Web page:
Sitting at 800 South Halstead Street, in the city of Chicago, Illinois, is the historic Hull House, built in 1856 by Charles J. Hull. At the time it was an upscale area of town, populated by the wealthy and upstanding, and the Hull family had a good life until Charles’ wife died and Hull moved away. The house remained and was passed on to other owners, but the surrounding area began to deteriorate in the aftermath of the great fire of Chicago Fire of 1871, which the house survived but which turned the area into a slum. The Hull house served for a time as a home for the elderly, during which time it was reported that the ghostly wife of Charles Hull still haunted this place, and indeed it would garner a reputation as one of the most haunted buildings in the city. Yet for all of these spooky stories, perhaps one of the weirdest tales surrounding the house began in 1913, when it was said to be the home of a child sired by the Devil himself.

At the time, the house was owned by two women by the names of Jane Addams and Ellen Starr, who had made it into a sort of a boarding house for struggling immigrants, and from which they launched various programs to improve the neighborhood and the citizens’ quality of life. The area had in fact turned into a complex of thirteen buildings, and included day nursery, gymnasium, dispensary, playground, and several boarding houses. It was by all accounts a very successful operation, and had made Addams a well-respected figure, but on one October evening in 1913 they would have an odd incident when a group of three Italian immigrants came to the door seeking out what they called “The Devil Baby.” Addams told them she did not know what they were talking about, but these three strangers were in a very excited, agitated state, and they insisted that they knew it was there, that they knew where it came from and what it looked like, weaving a bizarre tale as they did.

Hull Ext 20s
Hull House

According to these women, the accursed child had been able to speak from birth, and had cloven hoofs, pointed ears, a tail, and horns. They explained how the evil child had been born to an atheist man who had married a pious woman, one day tearing the religious paintings from the wall and saying that he would rather have the Devil in his house than that imagery. He apparently got his wish, as his wife then gave birth to the demon child, and that child had spoken with the gruff voice of an old man and taken to tormenting his father and spewing profanity and obscenities. According to these women, the father had been unable to deal with it all and had dropped the Devil Baby off at the Hull House as an orphan, where it had supposedly been locked away on the attic, and now they had come to see it for themselves.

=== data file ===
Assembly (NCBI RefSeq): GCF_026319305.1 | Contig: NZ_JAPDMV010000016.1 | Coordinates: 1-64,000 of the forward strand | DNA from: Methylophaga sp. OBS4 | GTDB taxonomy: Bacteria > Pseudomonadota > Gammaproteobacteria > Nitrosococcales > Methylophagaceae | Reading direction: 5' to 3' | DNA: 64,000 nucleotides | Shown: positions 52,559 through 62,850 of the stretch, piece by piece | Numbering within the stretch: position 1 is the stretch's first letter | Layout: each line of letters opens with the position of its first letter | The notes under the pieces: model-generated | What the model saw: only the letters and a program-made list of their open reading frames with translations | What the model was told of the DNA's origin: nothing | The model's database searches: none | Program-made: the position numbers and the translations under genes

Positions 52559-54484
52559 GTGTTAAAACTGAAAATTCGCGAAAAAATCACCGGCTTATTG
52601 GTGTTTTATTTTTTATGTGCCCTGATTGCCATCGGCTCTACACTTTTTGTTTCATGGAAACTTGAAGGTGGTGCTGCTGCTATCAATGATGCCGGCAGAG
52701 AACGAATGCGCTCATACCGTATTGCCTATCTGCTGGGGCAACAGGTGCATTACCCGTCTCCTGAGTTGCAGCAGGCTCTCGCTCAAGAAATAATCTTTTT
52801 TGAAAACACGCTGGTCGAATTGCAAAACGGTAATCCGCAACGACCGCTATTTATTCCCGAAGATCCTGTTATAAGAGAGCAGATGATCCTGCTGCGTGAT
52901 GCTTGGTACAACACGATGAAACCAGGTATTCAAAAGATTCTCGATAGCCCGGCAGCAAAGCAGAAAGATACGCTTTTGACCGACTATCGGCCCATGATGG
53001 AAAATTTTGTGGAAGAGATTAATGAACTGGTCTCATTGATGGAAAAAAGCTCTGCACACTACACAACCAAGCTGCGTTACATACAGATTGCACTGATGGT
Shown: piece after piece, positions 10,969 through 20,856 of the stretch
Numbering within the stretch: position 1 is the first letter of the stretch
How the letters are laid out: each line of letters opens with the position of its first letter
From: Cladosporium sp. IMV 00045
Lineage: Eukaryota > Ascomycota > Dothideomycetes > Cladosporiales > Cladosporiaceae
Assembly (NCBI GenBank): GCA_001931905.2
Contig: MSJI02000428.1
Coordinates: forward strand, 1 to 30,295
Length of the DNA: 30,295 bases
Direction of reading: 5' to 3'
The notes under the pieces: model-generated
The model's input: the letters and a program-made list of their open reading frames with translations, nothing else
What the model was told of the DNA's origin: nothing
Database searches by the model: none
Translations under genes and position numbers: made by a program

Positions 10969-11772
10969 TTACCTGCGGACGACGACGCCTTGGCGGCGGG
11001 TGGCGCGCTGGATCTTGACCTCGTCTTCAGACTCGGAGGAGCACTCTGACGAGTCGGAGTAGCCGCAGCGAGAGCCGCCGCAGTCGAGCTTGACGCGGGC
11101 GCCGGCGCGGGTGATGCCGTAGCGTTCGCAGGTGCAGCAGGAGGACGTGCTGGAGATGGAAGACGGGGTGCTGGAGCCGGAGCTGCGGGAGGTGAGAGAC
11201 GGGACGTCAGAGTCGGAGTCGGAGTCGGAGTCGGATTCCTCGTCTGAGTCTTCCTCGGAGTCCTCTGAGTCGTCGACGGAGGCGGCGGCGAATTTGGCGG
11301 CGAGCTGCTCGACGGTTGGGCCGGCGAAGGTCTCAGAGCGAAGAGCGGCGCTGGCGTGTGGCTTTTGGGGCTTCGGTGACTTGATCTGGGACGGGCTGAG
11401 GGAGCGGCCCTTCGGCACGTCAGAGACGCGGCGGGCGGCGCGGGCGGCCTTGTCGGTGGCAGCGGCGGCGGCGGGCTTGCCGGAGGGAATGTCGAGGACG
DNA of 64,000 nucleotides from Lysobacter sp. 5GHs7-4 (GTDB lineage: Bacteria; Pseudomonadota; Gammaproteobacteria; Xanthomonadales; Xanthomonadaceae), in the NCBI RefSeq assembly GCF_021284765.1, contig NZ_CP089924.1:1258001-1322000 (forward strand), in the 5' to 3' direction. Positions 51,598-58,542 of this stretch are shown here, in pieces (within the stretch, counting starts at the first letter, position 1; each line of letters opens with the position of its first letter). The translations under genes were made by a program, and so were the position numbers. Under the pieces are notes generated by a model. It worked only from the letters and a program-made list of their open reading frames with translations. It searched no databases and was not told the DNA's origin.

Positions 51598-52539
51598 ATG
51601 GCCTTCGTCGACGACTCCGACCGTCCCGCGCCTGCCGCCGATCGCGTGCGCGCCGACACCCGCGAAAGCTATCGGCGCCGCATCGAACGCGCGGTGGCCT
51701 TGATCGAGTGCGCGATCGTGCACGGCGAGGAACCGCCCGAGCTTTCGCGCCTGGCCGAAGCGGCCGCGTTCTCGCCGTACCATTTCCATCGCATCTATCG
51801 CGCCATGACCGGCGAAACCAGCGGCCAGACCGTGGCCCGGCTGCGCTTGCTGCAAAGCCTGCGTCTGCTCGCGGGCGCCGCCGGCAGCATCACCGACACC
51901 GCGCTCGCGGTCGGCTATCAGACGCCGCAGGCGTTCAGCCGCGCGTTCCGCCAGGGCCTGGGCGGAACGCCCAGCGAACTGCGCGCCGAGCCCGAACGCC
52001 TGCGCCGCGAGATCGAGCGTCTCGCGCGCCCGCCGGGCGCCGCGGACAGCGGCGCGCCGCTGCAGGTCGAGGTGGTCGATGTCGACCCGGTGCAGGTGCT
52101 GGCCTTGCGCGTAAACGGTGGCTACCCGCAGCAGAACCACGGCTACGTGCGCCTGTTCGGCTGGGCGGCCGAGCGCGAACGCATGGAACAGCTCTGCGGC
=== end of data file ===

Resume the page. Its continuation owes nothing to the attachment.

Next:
Addams and Starr denied that such a Devil baby had ever been brought to the house, and it took some doing to turn the women away, so convinced were they that the child was within those walls. When the strange women were finally gone, Addams did not get much of a chance for respite, as this would seem to have been only the beginning. Over the next several days more and more people started showing up at Hull House demanding to see the Devil Baby, until there was a constant stream of people from all walks of life and of all ages converging on the house to see the baby for themselves, some even offering to pay handsomely for the privilege. That Addams constantly turned them away and denied that such a child had ever been there made no difference at all, and the stream of people grew with each passing day, sometimes even including doctors or scientists who had come to examine the abomination. Addams began to think that this must have been some sort of misunderstanding, and would say of it all:

I suppose a deformed baby was born somewhere on the West Side. That to see the way otherwise intelligent people let themselves be carried away by the ridiculous story is simply astonishing. If I gave you the names of some professional people—including clergymen—who have asked about it you simply would not believe me.

The crowds of people did not let up in the slightest, and this would go on for a full 6 weeks, with thousands of people making the journey, sometimes from all the way across the country, in order to see the now legendary Devil Baby. They came day and night, in such intense numbers that it was difficult to get any work done between turning these myriad curiosity seekers away. It was bizarre that such a story should spread so fast, and that no amount of denial could convince those who truly believed. It was astonishing to Addams, and she began to see it as a reflection of social problems that had manifested in myth building passed by word of mouth. Addams would write: